Kornel Makuszyński – writer with the sun in his coat of arms
He persuaded his readers that there were no bad people, only unhappy ones: 'Smile at your neighbour, and your neighbour will take his heart out of his chest and offer it to you in the palm of his hand.’ And he added, 'A smile makes all things equal’. 70 years ago, on 31 July 1953, the creator of Koziołek Matołek (Matołek the Billy-Goat) – Kornel Makuszyński – died.
.Kornel was the seventh child in the family of a modest municipal official from the Krosno region. The family lived in poverty, especially since his father had orphaned the twelve-year-old boy. For Christmas, his mother promised to buy him a pair of socks. He never got them. And he had a restless nature. He was expelled from grammar school in Stryj for writing a mean poem about a catechist who forbade him to slide across a frozen pond. He was expelled from the gymnasium in Przemysl when he tried to duel a classmate with revolvers over a certain class beauty. After studying Polish and Romance languages in Lviv, he worked as a journalist, literary manager of theatres, and, in time, as a writer. Copies of his novel 'Bezgrzeszne lata’ (The Sinless Years, 1925) circulated from hand to hand until it was completely out of print and technically dead. The same was true of his novels 'Awantura o Basię’ (Argument about Basia) and 'Szatan z siódmej klasy’ (Satan from the Seventh Grade), published shortly before the Second World War. Prizes and honours poured in: the French President awarded him the Chevalier Cross of the Legion of Honour, the Golden Laurel of the Polish Academy of Literature, and honorary membership in the Highlanders’ Association. His stays in Zakopane became more frequent and longer. There he divided his time between writing, feasting, and playing cards. And he was also involved in public affairs. 'I was crying out for lights, for schools and hospitals, for pavements, and for something as trivial as keeping cows out of the streets,’ he recalled. He described Zakopane as 'Giewont on the left, Gubalowka on the right, and rain in the middle’. The city loved him. 'He strolled in splendour through Krupowki, bowing with the skill of a chamberlain combined with the craftsmanship of a protector of his own court,’ recalled a friend.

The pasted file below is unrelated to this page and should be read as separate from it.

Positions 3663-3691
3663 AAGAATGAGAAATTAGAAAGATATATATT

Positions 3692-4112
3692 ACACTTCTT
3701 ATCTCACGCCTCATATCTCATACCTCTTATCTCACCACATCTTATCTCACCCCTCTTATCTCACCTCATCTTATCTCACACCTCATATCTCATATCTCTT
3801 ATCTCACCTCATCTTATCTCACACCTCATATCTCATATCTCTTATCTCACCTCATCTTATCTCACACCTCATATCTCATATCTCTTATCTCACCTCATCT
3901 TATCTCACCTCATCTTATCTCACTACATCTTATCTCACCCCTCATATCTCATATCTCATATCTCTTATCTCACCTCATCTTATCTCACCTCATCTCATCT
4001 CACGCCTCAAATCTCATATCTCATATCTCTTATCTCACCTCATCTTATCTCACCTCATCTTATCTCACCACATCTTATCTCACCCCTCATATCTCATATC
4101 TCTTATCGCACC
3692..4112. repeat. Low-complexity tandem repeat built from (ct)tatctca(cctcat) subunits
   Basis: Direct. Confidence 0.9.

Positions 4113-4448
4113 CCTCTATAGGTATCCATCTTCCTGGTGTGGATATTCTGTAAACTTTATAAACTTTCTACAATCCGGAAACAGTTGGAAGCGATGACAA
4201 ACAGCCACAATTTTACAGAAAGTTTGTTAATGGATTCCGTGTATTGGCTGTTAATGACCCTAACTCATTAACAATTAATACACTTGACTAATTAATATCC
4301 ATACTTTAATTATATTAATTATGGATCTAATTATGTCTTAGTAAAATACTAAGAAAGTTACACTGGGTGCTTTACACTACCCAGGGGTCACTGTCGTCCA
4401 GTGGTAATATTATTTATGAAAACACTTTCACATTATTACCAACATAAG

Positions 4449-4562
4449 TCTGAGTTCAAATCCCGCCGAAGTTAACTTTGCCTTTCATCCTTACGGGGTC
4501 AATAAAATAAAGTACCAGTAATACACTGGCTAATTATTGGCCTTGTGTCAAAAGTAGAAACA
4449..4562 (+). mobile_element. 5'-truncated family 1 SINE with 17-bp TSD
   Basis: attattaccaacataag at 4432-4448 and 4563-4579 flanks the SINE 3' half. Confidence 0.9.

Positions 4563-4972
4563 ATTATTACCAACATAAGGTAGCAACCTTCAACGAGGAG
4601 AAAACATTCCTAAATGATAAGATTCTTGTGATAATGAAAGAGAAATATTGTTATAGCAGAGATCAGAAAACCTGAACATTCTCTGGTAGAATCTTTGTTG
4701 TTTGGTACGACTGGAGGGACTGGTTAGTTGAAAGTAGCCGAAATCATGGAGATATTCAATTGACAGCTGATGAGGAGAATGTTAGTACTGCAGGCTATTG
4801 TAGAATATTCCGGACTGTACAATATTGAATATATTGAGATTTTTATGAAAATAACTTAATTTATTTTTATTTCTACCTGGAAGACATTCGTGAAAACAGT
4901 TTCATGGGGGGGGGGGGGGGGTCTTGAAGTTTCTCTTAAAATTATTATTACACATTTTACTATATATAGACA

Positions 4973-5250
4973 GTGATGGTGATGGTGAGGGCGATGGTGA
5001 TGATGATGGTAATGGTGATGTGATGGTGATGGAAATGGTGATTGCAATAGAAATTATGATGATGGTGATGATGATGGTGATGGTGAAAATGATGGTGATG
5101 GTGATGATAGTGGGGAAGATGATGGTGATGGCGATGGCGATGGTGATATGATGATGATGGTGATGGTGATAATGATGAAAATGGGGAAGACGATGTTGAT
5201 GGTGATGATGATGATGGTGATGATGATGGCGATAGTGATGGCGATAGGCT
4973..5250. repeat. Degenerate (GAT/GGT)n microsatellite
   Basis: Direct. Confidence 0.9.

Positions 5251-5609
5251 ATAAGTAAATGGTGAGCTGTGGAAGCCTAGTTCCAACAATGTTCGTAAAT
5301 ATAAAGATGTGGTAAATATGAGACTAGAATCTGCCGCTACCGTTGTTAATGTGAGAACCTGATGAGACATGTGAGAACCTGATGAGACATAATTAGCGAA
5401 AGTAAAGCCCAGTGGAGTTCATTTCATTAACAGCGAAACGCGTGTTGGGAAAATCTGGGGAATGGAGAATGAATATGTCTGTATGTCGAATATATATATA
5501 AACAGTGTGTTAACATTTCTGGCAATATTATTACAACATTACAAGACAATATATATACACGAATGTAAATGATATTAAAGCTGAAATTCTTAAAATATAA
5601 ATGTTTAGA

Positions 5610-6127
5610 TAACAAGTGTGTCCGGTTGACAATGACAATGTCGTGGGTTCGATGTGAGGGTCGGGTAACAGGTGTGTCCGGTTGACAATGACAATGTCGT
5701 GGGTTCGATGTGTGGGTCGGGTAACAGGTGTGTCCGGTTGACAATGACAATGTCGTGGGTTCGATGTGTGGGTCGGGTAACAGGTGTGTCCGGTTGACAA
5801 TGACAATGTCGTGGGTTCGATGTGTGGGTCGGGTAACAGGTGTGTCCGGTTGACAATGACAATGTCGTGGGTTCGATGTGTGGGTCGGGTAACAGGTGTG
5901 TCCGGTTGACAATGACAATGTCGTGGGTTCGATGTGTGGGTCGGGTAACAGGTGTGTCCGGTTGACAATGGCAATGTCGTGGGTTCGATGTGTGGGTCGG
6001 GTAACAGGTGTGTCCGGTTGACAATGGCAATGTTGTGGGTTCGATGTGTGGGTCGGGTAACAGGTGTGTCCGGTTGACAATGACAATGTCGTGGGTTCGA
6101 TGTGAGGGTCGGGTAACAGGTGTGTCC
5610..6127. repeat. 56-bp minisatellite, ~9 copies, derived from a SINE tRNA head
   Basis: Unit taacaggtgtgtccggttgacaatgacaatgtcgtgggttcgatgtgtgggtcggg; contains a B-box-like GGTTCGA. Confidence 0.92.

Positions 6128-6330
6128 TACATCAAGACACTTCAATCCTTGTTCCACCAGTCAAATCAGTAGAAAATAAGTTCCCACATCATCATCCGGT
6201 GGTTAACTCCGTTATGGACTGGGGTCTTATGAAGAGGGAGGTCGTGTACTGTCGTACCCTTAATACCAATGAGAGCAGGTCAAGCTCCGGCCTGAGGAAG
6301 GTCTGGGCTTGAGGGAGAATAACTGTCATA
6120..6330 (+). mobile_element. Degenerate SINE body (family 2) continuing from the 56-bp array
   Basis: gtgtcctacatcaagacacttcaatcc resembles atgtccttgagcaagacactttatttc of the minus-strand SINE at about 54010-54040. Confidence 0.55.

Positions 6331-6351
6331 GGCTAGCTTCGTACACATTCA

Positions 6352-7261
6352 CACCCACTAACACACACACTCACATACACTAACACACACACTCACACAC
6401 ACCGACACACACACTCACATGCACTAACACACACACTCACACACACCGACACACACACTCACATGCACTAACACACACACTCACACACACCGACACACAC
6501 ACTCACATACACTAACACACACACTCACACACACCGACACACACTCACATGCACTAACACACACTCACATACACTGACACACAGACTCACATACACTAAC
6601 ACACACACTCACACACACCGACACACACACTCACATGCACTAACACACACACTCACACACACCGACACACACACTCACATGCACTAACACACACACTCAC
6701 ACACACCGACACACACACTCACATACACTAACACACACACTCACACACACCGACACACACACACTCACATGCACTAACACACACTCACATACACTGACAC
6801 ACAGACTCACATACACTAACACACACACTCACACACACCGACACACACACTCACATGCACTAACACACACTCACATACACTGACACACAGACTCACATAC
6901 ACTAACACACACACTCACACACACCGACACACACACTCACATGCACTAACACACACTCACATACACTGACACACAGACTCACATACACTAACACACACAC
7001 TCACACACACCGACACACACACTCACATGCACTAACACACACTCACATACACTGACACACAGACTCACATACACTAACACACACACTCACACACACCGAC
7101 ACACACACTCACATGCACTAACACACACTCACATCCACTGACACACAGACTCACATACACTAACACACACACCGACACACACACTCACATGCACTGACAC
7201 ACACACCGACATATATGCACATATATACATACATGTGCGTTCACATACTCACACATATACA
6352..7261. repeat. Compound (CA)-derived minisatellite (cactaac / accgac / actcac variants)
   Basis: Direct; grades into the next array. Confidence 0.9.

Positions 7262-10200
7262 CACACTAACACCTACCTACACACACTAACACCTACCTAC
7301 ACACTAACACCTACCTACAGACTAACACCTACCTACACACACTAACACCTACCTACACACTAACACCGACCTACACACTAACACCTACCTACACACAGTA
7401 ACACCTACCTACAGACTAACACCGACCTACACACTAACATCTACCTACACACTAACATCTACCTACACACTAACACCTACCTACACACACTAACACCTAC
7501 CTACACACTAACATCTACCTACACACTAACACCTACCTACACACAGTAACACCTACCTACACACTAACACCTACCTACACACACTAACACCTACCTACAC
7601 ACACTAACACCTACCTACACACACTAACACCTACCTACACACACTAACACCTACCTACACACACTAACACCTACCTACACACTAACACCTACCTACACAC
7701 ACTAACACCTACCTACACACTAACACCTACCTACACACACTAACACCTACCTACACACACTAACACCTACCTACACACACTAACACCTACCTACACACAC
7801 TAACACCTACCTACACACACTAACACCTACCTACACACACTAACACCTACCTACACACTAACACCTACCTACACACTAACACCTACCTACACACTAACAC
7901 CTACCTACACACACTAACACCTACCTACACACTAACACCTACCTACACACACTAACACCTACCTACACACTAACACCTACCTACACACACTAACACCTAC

However, one of the most important ideas of his life was not born in Zakopane but in a sanatorium in Otwock, near Warsaw, where the writer was trying to cure his diabetes. It was there that the illustrator Marian Walentynowicz appeared with the proposal that Kornel should write a comic strip story for children and that he should illustrate it. It was decided that the hero would be a goat. While the artists were discussing the plot, they noticed a very sad bather at the table next to them. They asked him the reason for his sadness, and he replied that he was sad because he came from a town no one had ever heard of, Pacanów. 'We will do our best, sir, to make sure that everyone hears about Pacanów,’ they promised. After only six days of intense work, the first book of '120 Adventures of Matołek the Billy Goat’ was ready. It was published for Christmas 1932, and children went crazy for it. It told the story of how 'all the wise Polish goats’ decided to send a goat called Matołek to check whether the goats in the town of Pacanow had their hooves shod. And if it was worth it. But instead of going to Pacanow, Matołek gets involved in endless quarrels all over the world. He is put on a drunken elephant, then on a hedgehog, and he is even shot at the moon. 'Billy Goat thinks: For you, this game is not healthy. You’d better go and find your Pacanow, Billy Goat’, Billy Goat concludes after each new adventure.